Transformation of the century-old Taché Hall at the University of Manitoba has finally made significant progress toward the university’s goal of bringing together the institution’s theatre program, school of art, and the Desautels faculty of music under one roof.
As part of a wider modernization plan to restore some of the aging buildings across campus, conversion of the historic Taché Hall student residence building into phase one of the Taché Arts Project has finally gained enough traction to open its doors.
The first phase of the project – the new ARTlab building for the school of art – opened in 2012, while phase two – the renovation of Taché Hall proper for the faculty of music – is under construction and partially open now. Phase three of the project – the 500-seat Marcel A. Desautels Auditorium – has yet to be built.
The new music building is set for completion in 2017, according to John Danakas, executive director of public affairs at the U of M. The first portion of the music facility, which includes the music library, office space, practice rooms, and two classrooms, is essentially complete.
The total cost for the music building will be $90 million.
The university is aiming to raise $35 million towards the Taché Arts Project as part of the Front and Centre campaign. Construction of new buildings and rejuvenation of several historic structures falls under what the university calls Project Domino.
The Taché Arts Project, initially announced in 2008, involves converting the old student residences at Taché Hall into a 200,000-square-foot complex. Located adjacent to the ARTlab, the music facility will also eventually offer a theatre for the Black Hole Theatre Company, a concert hall, and electroacoustic, jazz, and multimedia studios for specialized sound requirements to meet the unique needs of the faculty of music.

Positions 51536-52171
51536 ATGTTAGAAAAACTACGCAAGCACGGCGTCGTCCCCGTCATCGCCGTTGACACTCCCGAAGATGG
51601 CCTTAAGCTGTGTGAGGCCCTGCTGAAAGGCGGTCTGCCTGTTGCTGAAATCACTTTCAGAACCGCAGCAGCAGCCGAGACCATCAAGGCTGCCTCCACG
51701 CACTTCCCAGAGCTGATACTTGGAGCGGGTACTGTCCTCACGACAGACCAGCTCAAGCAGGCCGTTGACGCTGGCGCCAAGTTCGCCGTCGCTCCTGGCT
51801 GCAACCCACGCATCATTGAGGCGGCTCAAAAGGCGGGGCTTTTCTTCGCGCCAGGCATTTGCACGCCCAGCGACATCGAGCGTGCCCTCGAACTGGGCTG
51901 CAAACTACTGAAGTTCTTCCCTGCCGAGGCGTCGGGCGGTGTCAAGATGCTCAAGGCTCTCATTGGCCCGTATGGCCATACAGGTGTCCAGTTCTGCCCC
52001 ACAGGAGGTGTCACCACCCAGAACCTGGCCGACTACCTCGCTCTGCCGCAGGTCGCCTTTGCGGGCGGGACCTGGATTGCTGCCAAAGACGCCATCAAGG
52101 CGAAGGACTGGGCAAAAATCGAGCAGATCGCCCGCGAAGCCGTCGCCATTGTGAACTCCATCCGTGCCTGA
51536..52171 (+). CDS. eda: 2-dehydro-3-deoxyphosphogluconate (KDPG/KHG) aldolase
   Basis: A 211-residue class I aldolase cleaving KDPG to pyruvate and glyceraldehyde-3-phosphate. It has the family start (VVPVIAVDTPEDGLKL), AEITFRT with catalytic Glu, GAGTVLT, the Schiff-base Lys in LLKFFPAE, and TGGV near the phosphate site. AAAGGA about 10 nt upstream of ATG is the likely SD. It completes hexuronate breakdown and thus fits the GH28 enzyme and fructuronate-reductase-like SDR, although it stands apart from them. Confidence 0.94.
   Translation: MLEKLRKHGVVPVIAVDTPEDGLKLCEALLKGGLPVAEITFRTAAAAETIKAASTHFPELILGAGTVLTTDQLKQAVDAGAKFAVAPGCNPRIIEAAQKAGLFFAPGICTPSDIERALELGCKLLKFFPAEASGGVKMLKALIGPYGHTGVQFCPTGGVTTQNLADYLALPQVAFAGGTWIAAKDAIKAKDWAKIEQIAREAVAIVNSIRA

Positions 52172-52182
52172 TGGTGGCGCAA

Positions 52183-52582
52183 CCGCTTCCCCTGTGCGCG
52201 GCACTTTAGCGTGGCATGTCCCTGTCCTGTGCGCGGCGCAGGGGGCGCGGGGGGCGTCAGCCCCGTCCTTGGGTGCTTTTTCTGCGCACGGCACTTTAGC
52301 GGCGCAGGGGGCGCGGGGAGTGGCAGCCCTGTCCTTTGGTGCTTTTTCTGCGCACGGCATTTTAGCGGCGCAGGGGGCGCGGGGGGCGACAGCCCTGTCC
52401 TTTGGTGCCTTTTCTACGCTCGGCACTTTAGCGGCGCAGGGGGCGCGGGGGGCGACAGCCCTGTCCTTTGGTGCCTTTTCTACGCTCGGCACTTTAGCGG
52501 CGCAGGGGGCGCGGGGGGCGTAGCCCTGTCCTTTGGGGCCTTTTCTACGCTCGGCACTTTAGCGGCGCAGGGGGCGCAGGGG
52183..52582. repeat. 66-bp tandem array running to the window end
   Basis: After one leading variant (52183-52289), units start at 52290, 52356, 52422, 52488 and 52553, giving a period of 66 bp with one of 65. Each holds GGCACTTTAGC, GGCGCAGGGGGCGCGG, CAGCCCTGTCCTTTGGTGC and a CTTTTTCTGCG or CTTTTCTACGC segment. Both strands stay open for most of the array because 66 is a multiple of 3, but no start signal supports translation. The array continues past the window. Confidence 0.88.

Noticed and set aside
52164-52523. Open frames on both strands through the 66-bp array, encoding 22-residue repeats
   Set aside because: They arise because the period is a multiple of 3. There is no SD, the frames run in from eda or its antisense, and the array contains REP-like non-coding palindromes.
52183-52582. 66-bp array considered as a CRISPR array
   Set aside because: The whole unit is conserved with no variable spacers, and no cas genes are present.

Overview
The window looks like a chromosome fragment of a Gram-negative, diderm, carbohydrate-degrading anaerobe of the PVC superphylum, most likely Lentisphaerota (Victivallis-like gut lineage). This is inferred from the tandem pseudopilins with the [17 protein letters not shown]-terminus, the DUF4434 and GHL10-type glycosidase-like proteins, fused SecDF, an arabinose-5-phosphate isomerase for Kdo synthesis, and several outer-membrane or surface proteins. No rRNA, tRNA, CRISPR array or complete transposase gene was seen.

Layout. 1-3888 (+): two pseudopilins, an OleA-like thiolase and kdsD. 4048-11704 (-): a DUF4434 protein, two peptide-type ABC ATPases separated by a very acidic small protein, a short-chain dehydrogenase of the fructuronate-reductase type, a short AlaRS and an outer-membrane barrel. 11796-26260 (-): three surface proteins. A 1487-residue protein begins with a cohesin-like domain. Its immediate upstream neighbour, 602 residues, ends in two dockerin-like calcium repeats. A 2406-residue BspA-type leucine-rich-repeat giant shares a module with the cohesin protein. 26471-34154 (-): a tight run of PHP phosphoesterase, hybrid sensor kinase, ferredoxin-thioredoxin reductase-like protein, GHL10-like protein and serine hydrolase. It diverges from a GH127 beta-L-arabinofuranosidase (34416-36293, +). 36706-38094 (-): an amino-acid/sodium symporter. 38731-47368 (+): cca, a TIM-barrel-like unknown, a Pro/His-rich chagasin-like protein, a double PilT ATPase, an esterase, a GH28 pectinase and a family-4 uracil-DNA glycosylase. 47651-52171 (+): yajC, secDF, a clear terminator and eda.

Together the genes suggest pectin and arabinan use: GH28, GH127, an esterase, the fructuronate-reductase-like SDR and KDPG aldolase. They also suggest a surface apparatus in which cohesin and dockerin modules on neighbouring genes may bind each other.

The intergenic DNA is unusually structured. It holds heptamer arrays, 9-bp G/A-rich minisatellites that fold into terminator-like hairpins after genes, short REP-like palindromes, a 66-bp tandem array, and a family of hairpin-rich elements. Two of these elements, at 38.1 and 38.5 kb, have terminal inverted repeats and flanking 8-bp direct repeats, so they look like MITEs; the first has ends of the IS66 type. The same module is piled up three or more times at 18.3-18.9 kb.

The building that previously housed the faculty of music was designed for only 60 students, forcing the faculty to use spaces across campus including the Education building and University College.
The new facility is set to host 300 students with on-site classrooms. However, only two classrooms are ready for this term. Until further construction progresses, the school will continue to host many of its courses from classrooms outside of their new headquarters.
With concentrated music and art facilities gathered together in one of the most central, high-traffic areas on campus, Edmund Dawe, dean of the Desautels faculty of music, said that the location demonstrated the importance of the university’s music and arts program as a local and international destination.
“We’ve been building the reputation of the program so that when the facilities are ready, there is no question in my mind that we will absolutely have the most impressive music facilities of any music program in Canada when this is done,” Dawe said.
Dawe was generally happy with what the facility has to offer and the progress made thus far, which he said has been invigorating and, at times, frustrating.
“We were in a situation in the old building where students were having to practice in two closets on either side of the entrance, in the stairwells, washrooms, and now they come in and we have 40 practice rooms,” he said.
Dawe was particularly pleased to see that music students were already using the sound-sealed isolation spaces to practise, with limited sound escaping from the rooms into the main hallways.
Kieran Labossière, senior stick of the Faculty of Music Students’ Association, told the Manitoban that he is impressed with the new practice rooms and the fact that courses are going to be offered directly from the building, alleviating some of the difficulties and hazards for music students who used to trek their instruments across campus.
“It is such a relief to not be in the old buildings. While we still have to do some things in them, this is still much better,” he said.
“I went to a class inside a music building, which was kind of a novelty […] It’s clean, it’s not water-damaged, our office isn’t water-damaged, it doesn’t flood, just generally like ‘Oh, good, there’s no asbestos risk.’”